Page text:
Affairs are like car wrecks. The experience is shocking to everyone involved, whether they are to blame or have been injured along the way. In fact, according to Janis Abrahms Spring, Ph.D, author of After the Affair: Healing the Pain and Rebuilding Trust When a Partner Has Been Unfaithful, it's normal for hurt partners to experience post-traumatic-stress symptoms including hypersensitivity, an inability to concentrate and a loss of passion. We recently caught up with Dr. Spring when she answered some very personal questions submitted by iVillagers.
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- How do I stop obsessing?
- What if he won't talk about the affair?
- Help! My husband works with his ex-lover
- Is it alright to tell the children?
- How long is too long to hope our marriage will heal?
"How do I stop obsessing about the details of the affair, including the sex?" --from murmaide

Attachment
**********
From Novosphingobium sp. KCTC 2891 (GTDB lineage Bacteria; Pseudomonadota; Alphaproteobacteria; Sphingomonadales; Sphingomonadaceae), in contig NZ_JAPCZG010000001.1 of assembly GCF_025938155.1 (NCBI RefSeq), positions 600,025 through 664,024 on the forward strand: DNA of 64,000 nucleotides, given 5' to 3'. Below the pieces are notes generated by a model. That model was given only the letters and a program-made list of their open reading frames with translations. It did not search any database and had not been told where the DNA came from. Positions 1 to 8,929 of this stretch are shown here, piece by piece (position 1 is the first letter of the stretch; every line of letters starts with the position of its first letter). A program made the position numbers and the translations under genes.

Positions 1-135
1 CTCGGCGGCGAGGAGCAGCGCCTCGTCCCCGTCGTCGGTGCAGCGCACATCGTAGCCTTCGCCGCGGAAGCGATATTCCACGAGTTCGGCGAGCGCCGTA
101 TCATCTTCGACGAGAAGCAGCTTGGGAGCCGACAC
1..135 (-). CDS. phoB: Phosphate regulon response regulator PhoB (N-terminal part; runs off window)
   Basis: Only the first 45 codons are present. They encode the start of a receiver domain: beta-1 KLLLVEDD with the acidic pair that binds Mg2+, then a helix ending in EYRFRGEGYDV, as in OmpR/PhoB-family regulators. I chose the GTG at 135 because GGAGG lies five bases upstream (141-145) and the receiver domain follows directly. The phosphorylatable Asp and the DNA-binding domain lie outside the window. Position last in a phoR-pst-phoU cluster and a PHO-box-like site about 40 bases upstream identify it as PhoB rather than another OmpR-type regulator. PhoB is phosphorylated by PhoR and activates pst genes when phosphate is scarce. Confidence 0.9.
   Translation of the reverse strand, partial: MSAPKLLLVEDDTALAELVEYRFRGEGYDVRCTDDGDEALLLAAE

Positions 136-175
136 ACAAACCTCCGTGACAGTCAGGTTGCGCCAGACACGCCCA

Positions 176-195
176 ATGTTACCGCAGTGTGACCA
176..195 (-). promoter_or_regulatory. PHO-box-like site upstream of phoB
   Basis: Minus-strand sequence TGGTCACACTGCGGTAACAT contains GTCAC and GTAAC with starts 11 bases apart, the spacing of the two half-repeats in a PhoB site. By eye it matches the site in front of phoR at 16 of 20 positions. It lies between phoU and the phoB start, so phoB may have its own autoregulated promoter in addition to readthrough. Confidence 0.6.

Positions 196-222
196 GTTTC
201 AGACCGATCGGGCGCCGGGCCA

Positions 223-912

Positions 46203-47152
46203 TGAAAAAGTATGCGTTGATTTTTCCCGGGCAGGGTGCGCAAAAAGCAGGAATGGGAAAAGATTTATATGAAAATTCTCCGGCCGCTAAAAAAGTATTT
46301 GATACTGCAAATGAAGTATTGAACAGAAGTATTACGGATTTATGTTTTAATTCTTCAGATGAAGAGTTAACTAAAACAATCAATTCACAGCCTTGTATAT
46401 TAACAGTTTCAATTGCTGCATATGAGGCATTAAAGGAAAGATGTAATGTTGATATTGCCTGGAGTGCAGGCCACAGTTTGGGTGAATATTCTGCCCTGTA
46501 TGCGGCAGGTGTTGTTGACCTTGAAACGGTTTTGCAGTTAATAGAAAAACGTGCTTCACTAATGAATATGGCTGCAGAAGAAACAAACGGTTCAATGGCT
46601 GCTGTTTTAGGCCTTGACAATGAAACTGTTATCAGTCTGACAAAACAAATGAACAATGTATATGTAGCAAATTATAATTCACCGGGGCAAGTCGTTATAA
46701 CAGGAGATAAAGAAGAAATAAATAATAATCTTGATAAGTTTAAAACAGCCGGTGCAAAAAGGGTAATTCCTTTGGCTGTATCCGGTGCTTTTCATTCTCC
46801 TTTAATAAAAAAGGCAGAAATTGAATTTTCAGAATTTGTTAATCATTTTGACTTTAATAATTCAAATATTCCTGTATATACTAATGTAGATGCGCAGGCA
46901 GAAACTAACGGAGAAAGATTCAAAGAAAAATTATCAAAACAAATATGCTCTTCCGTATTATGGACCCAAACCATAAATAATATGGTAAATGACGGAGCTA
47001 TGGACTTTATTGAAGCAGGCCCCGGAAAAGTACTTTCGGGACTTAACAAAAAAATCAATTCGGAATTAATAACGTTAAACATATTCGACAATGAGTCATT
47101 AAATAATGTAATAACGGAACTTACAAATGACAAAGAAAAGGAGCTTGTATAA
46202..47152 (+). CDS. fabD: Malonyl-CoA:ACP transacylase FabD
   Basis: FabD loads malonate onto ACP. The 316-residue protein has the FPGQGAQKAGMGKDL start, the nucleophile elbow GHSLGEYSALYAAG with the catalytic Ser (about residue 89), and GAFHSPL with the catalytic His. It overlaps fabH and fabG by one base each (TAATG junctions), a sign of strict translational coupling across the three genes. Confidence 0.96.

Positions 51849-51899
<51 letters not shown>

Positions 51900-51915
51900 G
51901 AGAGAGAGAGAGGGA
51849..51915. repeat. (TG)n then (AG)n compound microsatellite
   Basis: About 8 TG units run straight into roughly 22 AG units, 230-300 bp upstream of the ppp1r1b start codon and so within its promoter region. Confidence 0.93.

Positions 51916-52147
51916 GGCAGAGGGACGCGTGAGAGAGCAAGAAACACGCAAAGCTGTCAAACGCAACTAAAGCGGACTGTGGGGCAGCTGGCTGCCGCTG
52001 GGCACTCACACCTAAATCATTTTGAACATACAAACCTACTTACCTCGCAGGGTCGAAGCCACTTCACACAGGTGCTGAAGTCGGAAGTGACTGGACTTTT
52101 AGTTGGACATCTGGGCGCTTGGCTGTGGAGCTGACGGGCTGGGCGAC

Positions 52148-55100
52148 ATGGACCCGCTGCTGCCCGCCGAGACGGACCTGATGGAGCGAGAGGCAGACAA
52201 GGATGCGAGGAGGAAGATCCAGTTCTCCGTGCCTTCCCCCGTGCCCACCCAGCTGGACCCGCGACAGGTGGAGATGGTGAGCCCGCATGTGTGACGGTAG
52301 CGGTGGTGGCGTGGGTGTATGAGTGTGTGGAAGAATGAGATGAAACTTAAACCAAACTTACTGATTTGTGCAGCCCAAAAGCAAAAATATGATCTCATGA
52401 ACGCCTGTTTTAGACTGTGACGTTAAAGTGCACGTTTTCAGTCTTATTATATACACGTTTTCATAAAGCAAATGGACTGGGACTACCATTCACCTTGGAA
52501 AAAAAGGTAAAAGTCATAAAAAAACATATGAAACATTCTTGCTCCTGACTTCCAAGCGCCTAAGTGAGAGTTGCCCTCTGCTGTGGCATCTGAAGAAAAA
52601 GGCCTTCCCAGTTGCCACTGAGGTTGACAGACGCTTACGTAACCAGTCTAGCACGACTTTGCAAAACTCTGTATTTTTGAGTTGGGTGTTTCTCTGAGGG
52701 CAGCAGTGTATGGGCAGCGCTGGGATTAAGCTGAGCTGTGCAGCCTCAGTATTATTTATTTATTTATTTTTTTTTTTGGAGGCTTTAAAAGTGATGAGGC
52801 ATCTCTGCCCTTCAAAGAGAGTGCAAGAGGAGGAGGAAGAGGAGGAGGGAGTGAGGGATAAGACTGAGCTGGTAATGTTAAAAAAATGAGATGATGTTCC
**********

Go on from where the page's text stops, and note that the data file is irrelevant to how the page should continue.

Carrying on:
It will take a long time to heal. People think that the worst part of being betrayed would be losing trust, but many women who are hurt experience a feeling that is far worse, almost like a total disintegration of themselves. I tell my patients that this turmoil can last at least a year and a half. Since this is such a long time, they say they feel hopeless about healing, and I understand that.
Obsessing is a normal female neurological response to trauma. The first way to stop doing it is to understand that you're not crazy. Too often, people are ashamed to admit that they can't stop thinking about the affair, particularly women. Men have an easier time distracting themselves. Women remember the details.